Ambassador Dennis Ross speaks at RMU

Photo+credit%3A+Paul+Wintruba
Back to Article
Back to Article

Ambassador Dennis Ross speaks at RMU

Photo credit: Paul Wintruba

Photo credit: Paul Wintruba

Photo credit: Paul Wintruba

Photo credit: Paul Wintruba

Samantha Sektnan

Hang on for a minute...we're trying to find some more stories you might like.


Email This Story






Robert Morris University was happy to welcome Pittsburgh Speakers Series guest speaker Dennis Ross, renowned American Diplomat, to campus this Wednesday, Dec. 2 in the Sewall Center. All members of the RMU community were invited to attend.

The program began with Interim President David Jamison introducing Ambassador Ross and providing a brief summary of his professional experience.

Among his many accomplishments, Ambassador Ross played a lead role in the Middle East peace process in both the George H. W. Bush and Bill Clinton administrations. Ross served two years as special assistant to President Barack Obama. He was also a special advisor to then Secretary of State Hilary Clinton. Ross is also the author of several books on the peace process.

“It is a privilege for RMU to have such a distinguished speaker,” said Jamison. “Ambassador Ross will give us a lot of insight about the Middle East.”

Ambassador Ross opened the discussion up to the audience with two rounds of four to five questions for him to respond to.

A main issue he discussed pertained to his opinion on how Iran sees itself as the superior culture and dominate region. Because of this, he believes that Iran has a sense of empowerment and a loss of fear, which explains why terrorism is so prevalent.

In addition to that point, Ross believes that the United States is used to leading in war and we do not do great at leading from behind. In order to defeat ISIS and other terrorist groups, Ross thinks we need to do this with other countries that have an incentive to act.

“You can’t destroy an ideology from the outside. You have to basically discredit it from the inside and it can’t be us,” said Ross.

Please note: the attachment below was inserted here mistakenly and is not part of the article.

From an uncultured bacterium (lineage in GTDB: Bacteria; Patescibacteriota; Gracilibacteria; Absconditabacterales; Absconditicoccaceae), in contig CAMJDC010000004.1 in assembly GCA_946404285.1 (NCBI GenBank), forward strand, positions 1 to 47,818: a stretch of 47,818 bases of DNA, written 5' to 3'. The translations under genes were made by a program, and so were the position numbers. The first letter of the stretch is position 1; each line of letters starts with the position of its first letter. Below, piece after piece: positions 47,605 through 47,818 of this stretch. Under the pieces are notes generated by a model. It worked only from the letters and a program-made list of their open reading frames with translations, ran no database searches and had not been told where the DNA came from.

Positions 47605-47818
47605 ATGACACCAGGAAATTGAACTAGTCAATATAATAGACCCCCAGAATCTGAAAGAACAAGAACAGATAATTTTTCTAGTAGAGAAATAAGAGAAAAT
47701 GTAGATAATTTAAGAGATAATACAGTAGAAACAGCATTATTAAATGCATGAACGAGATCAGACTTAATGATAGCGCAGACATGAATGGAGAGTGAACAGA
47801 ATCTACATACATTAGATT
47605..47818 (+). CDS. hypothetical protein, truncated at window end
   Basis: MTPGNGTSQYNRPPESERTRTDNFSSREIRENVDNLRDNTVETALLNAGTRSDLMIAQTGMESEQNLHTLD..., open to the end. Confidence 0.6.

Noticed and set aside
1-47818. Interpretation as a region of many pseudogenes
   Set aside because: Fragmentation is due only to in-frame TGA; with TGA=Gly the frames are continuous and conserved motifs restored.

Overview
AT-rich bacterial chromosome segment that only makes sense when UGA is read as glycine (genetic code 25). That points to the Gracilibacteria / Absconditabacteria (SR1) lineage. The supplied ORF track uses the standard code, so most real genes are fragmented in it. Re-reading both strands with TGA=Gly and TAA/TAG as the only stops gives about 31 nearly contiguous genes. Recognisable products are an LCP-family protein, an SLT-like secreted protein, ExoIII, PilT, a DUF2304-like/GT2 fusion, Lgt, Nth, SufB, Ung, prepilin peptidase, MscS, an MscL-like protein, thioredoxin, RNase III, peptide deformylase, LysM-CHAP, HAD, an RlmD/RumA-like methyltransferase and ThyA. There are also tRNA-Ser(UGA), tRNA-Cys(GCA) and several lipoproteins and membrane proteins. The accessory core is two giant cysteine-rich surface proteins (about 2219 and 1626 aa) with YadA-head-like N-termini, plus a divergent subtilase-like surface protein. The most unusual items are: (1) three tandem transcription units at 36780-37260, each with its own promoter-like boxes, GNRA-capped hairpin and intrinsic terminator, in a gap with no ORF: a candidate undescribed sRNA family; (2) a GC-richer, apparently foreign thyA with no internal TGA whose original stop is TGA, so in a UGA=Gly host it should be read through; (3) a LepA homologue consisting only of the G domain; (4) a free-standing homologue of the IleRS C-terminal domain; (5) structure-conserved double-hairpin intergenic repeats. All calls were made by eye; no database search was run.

Ross went into more detail of his opinion that if we want to defeat groups like ISIS, we must do so by discrediting them from the inside. To be successful, he believes we need Muslims forces on the ground, a good governance, and to lead Islamic scholars.

When asked about the deal with Iran, Ross was undecided about the subject because of the possibility that Iran will cheat on their end of the bargain.

“The likeihood of them cheating on this deal will increase as time goes by,” said Ross. “They’re not going to cheat in a big way early on because the sole reason for doing this was to get sanction relief. So if the deal is enforced, you buy fifteen years and that’s good.”

The last question answered by Ross involved his opinion of what presidential candidates have the best position on the Middle East.

“If I look at the two leading Republican frontrunners, I have no clue as to what their positions are on the Middle East. I suspect, they have no clue either,” said Ross.

Ross also stated that he believes that Marco Rubio and Hilary Clinton understand the issues, while there are others that do not.

The discussion was met with a wide range of members of the RMU community attending the event, including the president-elect of RMU Christopher Howard and his wife.

“I heard Ambassador Ross when I was a student at Harvard University around twelve years ago and I was impressed,” said Howard. “I am happy to report that nothing has changed. He still possesses his high intelligence and sense of humor.”

1.JPG

Photo credit: Samantha Sektnan

Philip Harold, Ph.D., professor of Political Science at RMU, expressed his enthusiasm over Ambassador Ross.

“Ambassador Ross is such an impressive figure. You saw him at the top of his game working the crowd,” said Harold. “He’s someone who could work with whoever is elected president of the United States.”

In addition to faculty and staff, RMU student Mike Sieber attended and thought the discussion showed a new way of thinking.

“The discussion was very eye opening, never thought in that perspective with the Middle East,” said Sieber. “It’s a very messy situation but I’m sure with our political leaders, that we will be able to find a way to end this war and hopefully end this horrid ideology of killing people in the name of Allah.”

Print Friendly, PDF & Email